- How would you describe the differences between the two kinds of art/sculpture showcased?
- How is the cartoon laid out? Why does the artist organize these four frames in this order, with two panels over two panels? What does this composition accentuate? How does this layout create a study in contrasts which facilitates the viewer’s comparison of the two artists and their artistic visions?
- Hitler is one of the “artists” shown. In the caption beneath the cartoon, he is described as “Germany’s Sculptor.” What does the cartoon suggest is the role for art in Nazi Germany? What does it suggest is the relationship between art and power? What message is being communicated?
- The Nazis used many types of propaganda to disseminate their messages to the masses. What are some of the advantages of using visual images (such as this cartoon) as propaganda? How are visual images used as propaganda today?
- One way to describe what is going on in this cartoon is “censorship.” What can this cartoon tell us about Nazi attitudes towards freedom of expression? What does this image suggest about the role of the individual? About debate and dissension within National Socialism?
- The cartoon was made and published in 1933. Research other events which took place in 1933 at “Chronology of the Holocaust,” and “Nazi Germany and the Jews 1933-1939.” Report your findings about the context in which this cartoon was made to the class.
- The sculpture Hitler creates looks a lot like Greco-Roman classical statuary from antiquity. Why would this be important? Research Nazi art and present your findings to the class.
- 1. 1
Created by O. Garvens in 1933, this cartoon strip in four frames shows an artist with stereotypically Jewish features (small and meek, with glasses and large nose) presenting a sculpture to Hitler in which a mass of small figures are shown chaotically intertwined. In the second frame, Hitler, dressed in a sculptor’s smock over his corporal’s uniform, delivers his verdict: he vehemently pounds on and crushes the artist’s sculpture with his closed fist, to the shock and surprise of the artist. By the third frame, Hitler has completely usurped the artist’s place. The “Jewish” modern artist is eliminated; his alternative “vision” or voice is silenced. The violence of the artist-Führer and the disappearance of the Jewish artist foretells the fate the Nazis had in store for the Jews and their art. It is now Hitler himself who reshapes the raw material left behind into one single, monumental figure of idealized muscularity and heroic proportions - effectively replacing the disparate, teeming, convoluted mass of the Jewish artist’s sculpture with one, unified, national body and one singular, national purpose (Ein Reich, ein Volk, ein Führer). In the final panel, Hitler surveys his own handiwork, literally looking up to his authoritarian creation. His colossus is the embodiment of the German nation. The sculpture Hitler creates in the cartoon exemplifies Nazi art: figurative, highly idealized works of monumental scale executed in traditional materials such as marble and oil painting derived from classical precedents, which were seen as uncontaminated by Jewish influences. (See Addendum no. 1 on Josef Thorak and Arno Breker for examples of Nazi sculpture.)
Nazi propaganda experts cast Hitler in many roles: as a military leader, politician, savior, and as a benevolent, nurturing father figure. This cartoon presents another persona Hitler himself cultivated: Hitler the artist and patron of the arts. Hitler promoted himself as both political and cultural leader of the German volk. He personally selected works to be included in the annual German Art Exhibitions. He delivered six speeches (which were printed as separate pamphlets) devoted entirely to the arts with titles such as “Art and Politics” and “German Art as the Proudest Justification of the German People.” He commissioned and supervised the building and operation of art museums. He had his own works declared “works of national importance.”2 Indeed, the National Socialist newspaper, Hakenkreuzbanner, declared in June 10, 1938: "Divine destiny has given the German people everything in the person of one man. Not only does he possess strong and ingenious statesmanship, not only is he ingenious as a soldier, not only is he the first worker and the first economist among his people but, and this is perhaps his greatest strength, he is an artist. He came from art, he devoted himself to art, especially the art of architecture, this powerful creator of great buildings. And now he has also become the Reich's builder."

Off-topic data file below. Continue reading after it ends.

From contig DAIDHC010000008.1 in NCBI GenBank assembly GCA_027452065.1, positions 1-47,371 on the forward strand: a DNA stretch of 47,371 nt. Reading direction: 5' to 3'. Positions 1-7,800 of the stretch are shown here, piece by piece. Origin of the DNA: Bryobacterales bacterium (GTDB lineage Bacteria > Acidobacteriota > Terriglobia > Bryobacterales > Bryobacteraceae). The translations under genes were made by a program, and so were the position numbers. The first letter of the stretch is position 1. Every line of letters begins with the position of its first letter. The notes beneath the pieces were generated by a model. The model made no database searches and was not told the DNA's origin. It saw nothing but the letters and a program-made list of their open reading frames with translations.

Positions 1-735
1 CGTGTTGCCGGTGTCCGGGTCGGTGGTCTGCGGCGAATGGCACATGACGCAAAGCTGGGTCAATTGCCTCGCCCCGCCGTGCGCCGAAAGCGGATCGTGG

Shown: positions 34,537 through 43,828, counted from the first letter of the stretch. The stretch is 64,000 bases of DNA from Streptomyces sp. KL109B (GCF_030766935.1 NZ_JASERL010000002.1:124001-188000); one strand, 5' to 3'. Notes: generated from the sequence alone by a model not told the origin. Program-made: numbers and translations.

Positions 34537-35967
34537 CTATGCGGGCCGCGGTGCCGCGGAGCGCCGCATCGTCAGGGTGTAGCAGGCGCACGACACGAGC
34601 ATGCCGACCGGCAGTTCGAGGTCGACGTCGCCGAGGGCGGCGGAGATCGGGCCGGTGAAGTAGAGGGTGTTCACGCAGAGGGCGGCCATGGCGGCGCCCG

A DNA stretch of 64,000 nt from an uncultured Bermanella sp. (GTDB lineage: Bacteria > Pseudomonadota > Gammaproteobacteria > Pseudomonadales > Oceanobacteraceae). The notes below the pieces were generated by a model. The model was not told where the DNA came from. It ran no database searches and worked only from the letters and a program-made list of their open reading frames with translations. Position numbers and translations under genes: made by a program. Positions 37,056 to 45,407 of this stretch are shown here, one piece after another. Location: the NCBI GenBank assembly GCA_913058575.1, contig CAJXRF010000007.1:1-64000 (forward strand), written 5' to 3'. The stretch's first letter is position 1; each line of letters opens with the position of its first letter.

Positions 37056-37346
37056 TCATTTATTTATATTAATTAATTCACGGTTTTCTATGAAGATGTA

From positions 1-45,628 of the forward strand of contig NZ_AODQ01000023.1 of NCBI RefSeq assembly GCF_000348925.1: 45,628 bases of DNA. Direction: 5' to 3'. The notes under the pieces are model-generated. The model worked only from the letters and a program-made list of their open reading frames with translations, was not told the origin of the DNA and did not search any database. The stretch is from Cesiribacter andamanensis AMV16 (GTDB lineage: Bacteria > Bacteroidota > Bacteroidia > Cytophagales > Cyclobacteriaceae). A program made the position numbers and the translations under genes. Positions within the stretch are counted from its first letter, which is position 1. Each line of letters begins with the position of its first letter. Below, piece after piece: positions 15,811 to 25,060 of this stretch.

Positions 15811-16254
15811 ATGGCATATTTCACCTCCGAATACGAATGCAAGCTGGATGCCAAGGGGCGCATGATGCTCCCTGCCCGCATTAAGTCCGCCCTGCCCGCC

Garvens’ cartoon presents Hitler as an artist-sculptor, literally molding a new nation, a new Aryan ideal. In April 1933, Goebbels would make the same analogy: “Politics, too, is an art . . . and we who shape modern German policy feel ourselves in this to be artists who have been given the responsible task of forming, out of the raw material of the mass, the firm concrete structure of a people…. it is [the artists’] task to form, to give shape, to remove the diseased and create freedom for the healthy.3
The cartoon foregrounds the centrality of the arts in the Third Reich. It also anticipates the extreme measures which would be taken in the campaign against modern art, illustrating how the promotion of “Aryan” culture went hand in hand with the suppression of all other forms of artistic production. As Hitler announced at the opening of the House of German Art in the summer of 1937: “I declare here and now that . . . I am going to make a clean sweep of the artistic life in Germany.”4
For some ideas, see Addendum no. 1.
Historical Background: The Battle for Art in Nazi Germany
Propaganda is biased information designed to shape the opinions and behavior of mass audiences. Nazi propaganda is often associated with Hitler’s oratory and speeches or with well-known Nazi films such as Leni Riefenstahl’s Triumph of the Will (1934). However, propaganda can take many forms. Art, sculpture and visual mass media were employed by Nazi officials to sell ideas, control information, and shape public opinion.